At the core of the map are the goals or outcomes of an integrated approach to sustainable transport and urban planning, the three core values of health, prosperity and happiness are the by-products of leaving a better world for future and represent some of the core values of society.
Health- The sustainable approach has numerous health benefits: exercise fits more naturally into busy lives through active travel; motor traffic levels fall, reducing air pollution and traffic casualties; and public health funding is freed up for those who really need it.
Prosperity- Active transport methods are already essentially low cost and by bringing public transport fares down to a reasonable level, people with limited budgets can still travel effectively as those with cars do now. By freeing up disposable income and reducing transport poverty quality of life can increase.
Happiness- There are countless ways in which sustainable planning increases happiness including: increased community and childhood freedom, the de-stressing effects of exercise, reduction of wasted commuting time, and more money to spend on the things that matter.
The actual map itself is split, for the most part, into three different strands: Cycling and Walking which come under the heading of Liveable Streets, which encompasses any methods to make streets more friendly and safe for people to roam; and Public Transport which stands on its own outside the envelope. All of these seek to reduce motor traffic through the provision of alternative, and more sustainable, modes of transport. The basic argument is that each of these modes fill separate and necessary roles in transport, attracting different people with different needs and distances to travel.
This strand is based on the premise that unprotected and vulnerable bicycle users should not occupy the same space as large/fast chunks of metal, and that a cycle network needs to be intuitive and safe enough to be used by all (from 8 to 80). To deliver the design criteria of a network of safe, convenient, attractive and continuous cycle routes a range of approaches are needed depending on the specific road by road situation.
- Protected bike lanes- Those on bicycles value direct and intuitive routes as much, if not more than, those in cars, such as those offered by main roads. Major roads can also offer a significant barrier to cycling, effectively driving near impassable rift in between neighbourhoods. Therefore for a cycling network to function, it is necessary to allocate protected road space to bicycle users.
- Fully separated bike routes- In other areas where space is not at a premium it can be desirable to provide routes that are completely removed from those used by motor traffic. Such as running parallel to high speed trunk roads, providing connections through rural areas or to provide a more direct route for bicycles, such as through a park or green space.
There are also a number of approaches that have benefits for both bicycle users and pedestrians, and therefore falling squarely between the two strands:
v 20mph- By reducing traffic speeds general conditions and safety of active travel users is improved. Reducing to 20mph means drivers have reduced stopping distance, are able to achieve a greater awareness of surroundings and in the event of a collision the chances of fatality are greatly reduced. This can greatly increase the liveability of a street and at very low traffic volumes can allow bicycle users to mix with general traffic. While these zones should be seen as a minimum requirement in residential areas, there is scope for 20mph replacing 30mph as the default, requiring higher speed limits to be the exception rather than the rule.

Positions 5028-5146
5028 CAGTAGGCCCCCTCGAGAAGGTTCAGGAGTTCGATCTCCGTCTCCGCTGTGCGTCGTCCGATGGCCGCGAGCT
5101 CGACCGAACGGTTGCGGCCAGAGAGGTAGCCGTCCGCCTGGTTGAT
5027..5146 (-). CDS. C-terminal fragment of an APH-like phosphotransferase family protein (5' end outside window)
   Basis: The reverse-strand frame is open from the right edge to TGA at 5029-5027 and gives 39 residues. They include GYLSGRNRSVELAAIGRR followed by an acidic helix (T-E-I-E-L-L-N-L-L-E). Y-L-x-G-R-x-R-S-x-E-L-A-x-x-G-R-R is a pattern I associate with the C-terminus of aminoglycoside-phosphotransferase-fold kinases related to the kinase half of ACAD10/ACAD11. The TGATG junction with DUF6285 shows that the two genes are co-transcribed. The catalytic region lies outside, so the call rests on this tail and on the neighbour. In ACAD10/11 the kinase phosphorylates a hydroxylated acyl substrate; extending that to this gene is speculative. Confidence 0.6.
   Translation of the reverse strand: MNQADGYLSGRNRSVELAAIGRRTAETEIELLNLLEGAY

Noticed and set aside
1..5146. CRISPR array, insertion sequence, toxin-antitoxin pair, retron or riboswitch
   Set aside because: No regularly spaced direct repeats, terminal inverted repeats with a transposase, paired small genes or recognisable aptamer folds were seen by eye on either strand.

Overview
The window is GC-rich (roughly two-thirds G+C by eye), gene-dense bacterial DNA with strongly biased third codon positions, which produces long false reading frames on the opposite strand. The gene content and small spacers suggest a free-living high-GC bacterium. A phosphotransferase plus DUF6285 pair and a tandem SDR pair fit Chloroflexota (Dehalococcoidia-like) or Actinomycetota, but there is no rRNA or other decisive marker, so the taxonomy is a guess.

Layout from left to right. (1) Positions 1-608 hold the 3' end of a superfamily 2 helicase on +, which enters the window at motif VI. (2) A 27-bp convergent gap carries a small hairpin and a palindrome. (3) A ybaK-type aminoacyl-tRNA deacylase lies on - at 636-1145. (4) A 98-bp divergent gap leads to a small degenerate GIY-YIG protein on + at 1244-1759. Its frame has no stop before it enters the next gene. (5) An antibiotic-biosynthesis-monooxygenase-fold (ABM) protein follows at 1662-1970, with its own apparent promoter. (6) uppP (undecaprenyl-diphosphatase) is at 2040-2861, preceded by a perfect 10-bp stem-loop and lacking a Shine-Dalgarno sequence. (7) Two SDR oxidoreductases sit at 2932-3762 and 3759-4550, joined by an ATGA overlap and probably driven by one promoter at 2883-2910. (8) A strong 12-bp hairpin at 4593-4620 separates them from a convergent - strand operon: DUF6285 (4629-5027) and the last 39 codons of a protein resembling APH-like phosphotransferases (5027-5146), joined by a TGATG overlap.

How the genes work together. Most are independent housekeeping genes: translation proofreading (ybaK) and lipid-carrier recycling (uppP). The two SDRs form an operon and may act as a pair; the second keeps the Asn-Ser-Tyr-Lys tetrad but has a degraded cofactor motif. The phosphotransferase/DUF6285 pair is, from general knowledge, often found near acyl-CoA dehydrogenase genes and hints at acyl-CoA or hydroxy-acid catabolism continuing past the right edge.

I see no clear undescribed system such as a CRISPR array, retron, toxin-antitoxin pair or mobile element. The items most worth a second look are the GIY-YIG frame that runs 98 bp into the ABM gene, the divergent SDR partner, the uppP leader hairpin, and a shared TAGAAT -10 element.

v Rat-running restricted- Otherwise known as filtered permeability this is the practice of restricting non-residential motor access while still providing a through route for active travel. This can be achieved through effective use of bollards, planters, kerbs and one-way systems (with bicycle contraflow). If used in conjunction with 20mph limits, the volume and speed of motor traffic can be greatly reduced creating a safe and welcoming streets for pedestrians, bicycle users and residents.
v Legal protection- While this approach is very much junior to providing safe and welcoming environments (and should not be seen as an alternative to doing so), creating a system were anti-social and/or dangerous behaviour is dealt with appropriately can be seen as a necessity for a safe and effective transport network. To work effectively the system should be based on the logical presumption of; the greater the danger posed, the heavier the sentence. A car driver has the potential to substantially more harm than a pedestrian or bicycle users simply due to greater potential kinetic energy and therefore should be held to a higher standard of responsibility and receive a heavier sentence when failing to do so.
v Open street events- These can be as big as Sky Rides and car-free Sundays or as small as single-street parties, but they all involve temporarily reclaiming an area of the road network for people (rather than cars). By demonstrating that a street can be more than just a thoroughfare for cars, open streets can be an effective tool in encouraging people to look at their streets and lifestyles in a different light. Giving people the safety and security to interact others, try out new ways of getting around and generally have fun.
v Traffic law enforcement- An effective sentencing system has no benefit if those as to whom it would apply to, never make it to the courts. Policing should be based on the scale and danger posed by behaviour, and enforcement should reflect this.